Greece has come close to default many times before — only to work out a last-minute compromise with its creditors. This time, though, it faces much longer odds.

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5:09pm

Sun June 21, 2015
Europe

Will Monday's Greek Debt Talks Result In A Deal?

Originally published on Sun June 21, 2015 6:18 pm

Copyright 2015 NPR. To see more, visit http://www.npr.org/.

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6:40pm

Thu June 11, 2015
U.S.

U.S. Export-Import Bank Targeted By Conservatives

Originally published on Thu June 11, 2015 7:48 pm

A Boeing 737 at the company's factory in Renton, Wash. Foreign airlines that want to buy Boeing planes often do so with loans underwritten by the Export-Import Bank.
Saul Loeb AP

Republicans are often seen as the party of business. So it's a little ironic that some of the most vocal opposition to the Export-Import Bank comes from conservative Republicans, such as Ohio Rep. Jim Jordan.

"If we're ever going to get rid of all the corporate connectedness, all the corporate welfare, you've got to start with the most egregious one and the most obvious one and that's the Export-Import Bank," he says.

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11:15am

Wed May 20, 2015
Law

'Cartel' Of 4 Big Banks To Plead Guilty To Gaming The Exchange Rate

Originally published on Wed May 20, 2015 12:09 pm

Four major banks — Citicorp, JPMorgan Chase, Barclays and the Royal Bank of Scotland — have agreed to plead guilty to currency manipulation and pay over $5 billion in fines. Officials say that traders from the banks, who allegedly called themselves "the cartel," used secret codes to manipulate the exchange rate between U.S. dollars and Euros. Meanwhile, the Justice Department has taken the unusual step of tossing out what's called a deferred prosecution agreement against a fifth bank.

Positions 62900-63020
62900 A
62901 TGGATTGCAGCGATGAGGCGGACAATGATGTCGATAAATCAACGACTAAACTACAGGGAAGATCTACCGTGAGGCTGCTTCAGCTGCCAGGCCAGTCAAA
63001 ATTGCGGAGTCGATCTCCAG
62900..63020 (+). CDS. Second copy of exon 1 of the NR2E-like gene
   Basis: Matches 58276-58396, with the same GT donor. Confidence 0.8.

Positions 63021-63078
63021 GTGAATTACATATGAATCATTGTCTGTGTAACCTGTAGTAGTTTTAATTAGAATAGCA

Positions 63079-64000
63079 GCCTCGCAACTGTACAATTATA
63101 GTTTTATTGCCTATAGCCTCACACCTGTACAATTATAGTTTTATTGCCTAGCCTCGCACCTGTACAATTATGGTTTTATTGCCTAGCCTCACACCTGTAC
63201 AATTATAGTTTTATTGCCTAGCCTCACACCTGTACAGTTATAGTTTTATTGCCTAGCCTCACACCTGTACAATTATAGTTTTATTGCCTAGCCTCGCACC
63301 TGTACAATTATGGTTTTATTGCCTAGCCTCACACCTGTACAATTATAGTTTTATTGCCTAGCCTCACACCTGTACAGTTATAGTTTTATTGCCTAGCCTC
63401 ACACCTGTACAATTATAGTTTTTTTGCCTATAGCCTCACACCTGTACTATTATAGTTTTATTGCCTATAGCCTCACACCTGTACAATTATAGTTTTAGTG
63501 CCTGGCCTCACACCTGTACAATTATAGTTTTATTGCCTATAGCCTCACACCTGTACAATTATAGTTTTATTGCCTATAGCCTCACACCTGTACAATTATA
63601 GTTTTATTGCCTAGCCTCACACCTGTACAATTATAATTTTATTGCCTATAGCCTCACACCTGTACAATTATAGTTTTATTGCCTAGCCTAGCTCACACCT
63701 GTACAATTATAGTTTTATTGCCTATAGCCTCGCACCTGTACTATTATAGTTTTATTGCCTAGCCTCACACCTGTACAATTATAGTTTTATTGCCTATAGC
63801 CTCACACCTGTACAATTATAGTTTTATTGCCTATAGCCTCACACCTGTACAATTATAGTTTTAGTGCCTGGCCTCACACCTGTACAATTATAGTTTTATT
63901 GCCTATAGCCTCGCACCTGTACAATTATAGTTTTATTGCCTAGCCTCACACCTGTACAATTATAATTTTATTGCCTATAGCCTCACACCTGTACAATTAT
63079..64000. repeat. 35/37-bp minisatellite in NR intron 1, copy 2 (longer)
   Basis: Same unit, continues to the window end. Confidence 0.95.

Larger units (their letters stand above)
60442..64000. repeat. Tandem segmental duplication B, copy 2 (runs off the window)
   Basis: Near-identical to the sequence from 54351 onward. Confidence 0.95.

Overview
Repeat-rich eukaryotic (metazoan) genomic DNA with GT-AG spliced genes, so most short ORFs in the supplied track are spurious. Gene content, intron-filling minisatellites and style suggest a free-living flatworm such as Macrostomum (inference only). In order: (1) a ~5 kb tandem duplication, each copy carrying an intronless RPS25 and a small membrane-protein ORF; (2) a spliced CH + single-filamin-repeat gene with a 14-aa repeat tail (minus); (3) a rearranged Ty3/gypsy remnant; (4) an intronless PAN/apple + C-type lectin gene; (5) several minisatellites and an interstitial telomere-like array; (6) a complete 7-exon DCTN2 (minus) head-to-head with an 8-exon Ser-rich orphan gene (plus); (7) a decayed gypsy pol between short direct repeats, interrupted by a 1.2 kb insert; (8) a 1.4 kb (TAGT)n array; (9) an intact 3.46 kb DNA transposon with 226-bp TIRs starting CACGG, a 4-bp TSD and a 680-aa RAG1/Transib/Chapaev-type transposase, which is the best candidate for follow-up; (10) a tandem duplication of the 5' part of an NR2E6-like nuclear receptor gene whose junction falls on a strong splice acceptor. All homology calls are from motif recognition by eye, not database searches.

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10:11am

Tue May 12, 2015
Business

Verizon Acquires AOL For $4.4 Billion

Copyright 2015 NPR. To see more, visit http://www.npr.org/.

5:19pm

Fri May 1, 2015
All Tech Considered

The Annual Shareholders' Meeting Will Now Come To Order Online

Originally published on Fri May 1, 2015 9:18 pm

Dynegy is one of a growing number of companies to hold meetings online.
Dynegy/Broadridge

The annual meeting is a staple of corporate life. It's a chance for even a small shareholder to take the measure of a company's managers, to ask a question or express a beef about a company actions.

But here's the dirty secret about shareholder meetings: Unless the company is huge or there's some controversy going on, hardly anyone shows up.

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9:33am

Sat April 25, 2015
Business

Who, Or What, Crashed The Market In A Flash In 2010?

Originally published on Mon April 27, 2015 2:15 pm

A reporter stands outside the front door of a house registered to a trading company operated by Navinder Singh Sarao in Hounslow, west of London. on April 22, 2015. Sarao was arrested in connection with the Wall Street flash crash of 2010.
Adrian Dennis AFP/Getty Images

It has been five years since the so-called flash crash on Wall Street raised big questions about computerized trading. What caused the flash crash has been a topic of debate ever since. U.S. officials revived the debate this week by arresting a little-known trader in London.

May 6, 2010 started out as an ordinary trading day on Wall Street. Then, at around 2:45 in the afternoon, the Dow Jones Industrial Average plunged nearly 600 points within the space of a few minutes, before correcting itself.

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4:51pm

Wed April 22, 2015
Business

Comcast, Time Warner Push For Merger Approval Amid Opposition

Originally published on Thu April 23, 2015 8:17 am

Federal regulators are considering whether to approve the proposed $45 billion merger of Comcast and Time Warner Cable.
Joe Raedle Getty Images

Officials of Comcast and Time Warner Cable met Wednesday with federal regulators to discuss the companies' proposed $45 billion merger. The deal would create a single company that would control large parts of the cable TV and broadband Internet markets.

A published report said recently that Justice Department staff members have decided to oppose the deal on antitrust grounds. But company officials are using a lot of firepower to get the deal approved.

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7:47am

Sun April 19, 2015
Europe

Greece Risks Losing Future Bailout Funds

Originally published on Sun April 19, 2015 11:00 am

Copyright 2015 NPR. To see more, visit http://www.npr.org/.